Dale Bishop, MD, Chief Medical Officer of the Alliance, present ED data for Alliance patients in Santa Cruz County. ED visits for adults were reduced by 25% since the full implementation of the Affordable Care Act in 2014. The most popular diagnosis among patients of all ages were abdominal and pelvic pain, acute upper respiratory infections, and pain in throat and chest. The most popular diagnosis in children was upper respiratory infection, which may not warrant an ED visit. The Alliance has several ongoing programs and efforts to help reduce overall ED visits. One program is Care-Based Incentives, which rewards providers who keep extended hours or become a Patient-Centered Medical Home. By incentivizing preventative care in the primary care setting, the Alliance seeks to reduce avoidable ED visits. The Alliance also provides a Nurse Advice Line, a resource Alliance members can use to receive provider assistance to determine if a situation warrants an ED visit. If a patient’s condition is not an emergency, the nurse will facilitate scheduling a provider visit, usually within 48 hours. The Alliance also offers case management services to members in need of more comprehensive care coordination. Finally, in preparation for Health Homes implementation, the Alliance has recently released a grant opportunity for qualifying health centers to hire staff to provide case management for their Medi-Cal patients and create data reporting infrastructure within the clinic setting.
Recuperative Care Center (RCC)
The RCC offers a facility for homeless individuals to recover after their ED visits or other medical procedures and services to prevent future avoidable ED visits. Tom Stagg, Director of Programs at Homeless Services Center, Joey Crottogini, Health Center Manager for Homeless Persons Health Project, and Paul Gendreau, RN, Public Health Nurse, presented about the twelve-bed transitional medical shelter, located on the Homeless Services Center campus and medically staffed by Homeless Persons Health Project. RCC receives referrals from area hospitals and other providers of adult homeless patients discharged from inpatient stays who need a place to stay during recovery. At the RCC, patients receive medical care, integrated behavioral health care, and integrated social services, including access to 24-hour bed rest, showers, nutritious meals, safe storage of medications and medical supplies, pharmacy services and medication management support, transportation to medical appointments, establishment of a medical home, self-care management of chronic conditions, eligibility assistance for health insurance, disability and other benefits, and housing case management.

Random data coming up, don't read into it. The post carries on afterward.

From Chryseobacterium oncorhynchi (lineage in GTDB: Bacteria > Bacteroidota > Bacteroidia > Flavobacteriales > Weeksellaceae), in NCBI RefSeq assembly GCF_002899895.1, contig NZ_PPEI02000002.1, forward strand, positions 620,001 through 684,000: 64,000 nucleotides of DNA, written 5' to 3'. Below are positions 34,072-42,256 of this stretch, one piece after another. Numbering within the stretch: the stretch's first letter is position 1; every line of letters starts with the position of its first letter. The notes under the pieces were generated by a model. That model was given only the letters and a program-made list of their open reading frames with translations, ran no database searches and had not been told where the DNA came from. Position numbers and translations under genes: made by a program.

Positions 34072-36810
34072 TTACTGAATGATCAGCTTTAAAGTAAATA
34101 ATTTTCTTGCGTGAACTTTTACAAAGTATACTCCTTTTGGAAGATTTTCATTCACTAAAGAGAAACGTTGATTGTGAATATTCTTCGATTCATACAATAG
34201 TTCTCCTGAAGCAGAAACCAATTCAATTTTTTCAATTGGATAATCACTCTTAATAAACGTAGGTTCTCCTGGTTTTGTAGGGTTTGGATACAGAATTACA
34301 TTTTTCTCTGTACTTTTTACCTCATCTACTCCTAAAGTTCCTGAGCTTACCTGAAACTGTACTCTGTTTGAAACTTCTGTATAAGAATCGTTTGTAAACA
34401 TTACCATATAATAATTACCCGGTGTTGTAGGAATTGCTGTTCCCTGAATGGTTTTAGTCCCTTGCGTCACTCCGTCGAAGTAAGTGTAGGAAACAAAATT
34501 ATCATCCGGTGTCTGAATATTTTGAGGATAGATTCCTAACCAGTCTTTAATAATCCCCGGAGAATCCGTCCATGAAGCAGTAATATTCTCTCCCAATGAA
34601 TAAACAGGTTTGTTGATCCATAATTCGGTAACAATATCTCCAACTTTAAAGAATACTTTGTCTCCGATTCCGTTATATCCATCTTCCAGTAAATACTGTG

Many of the patients admitted to RCC struggle with substance use disorders in addition to their medical ailments, creating further barriers to recovery. RCC uses a harm reduction model to address patients’ substance use disorders: use and possession on campus is prohibited, as is paraphernalia. RCC staff does not police patient activities outside of the Homeless Service Center campus, but will intervene if a patient’s behavior on campus interferes with their treatment or that of other patients. This model makes the RCC more accessible to people with substance use disorders, who would otherwise be discouraged from seeking care. In their final remarks, the presenters suggested that having more sober living environments available to the patients after their discharge from the RCC would have a significant positive impact on their recovery and diminish the likelihood of landing back in the ED or in-patient setting.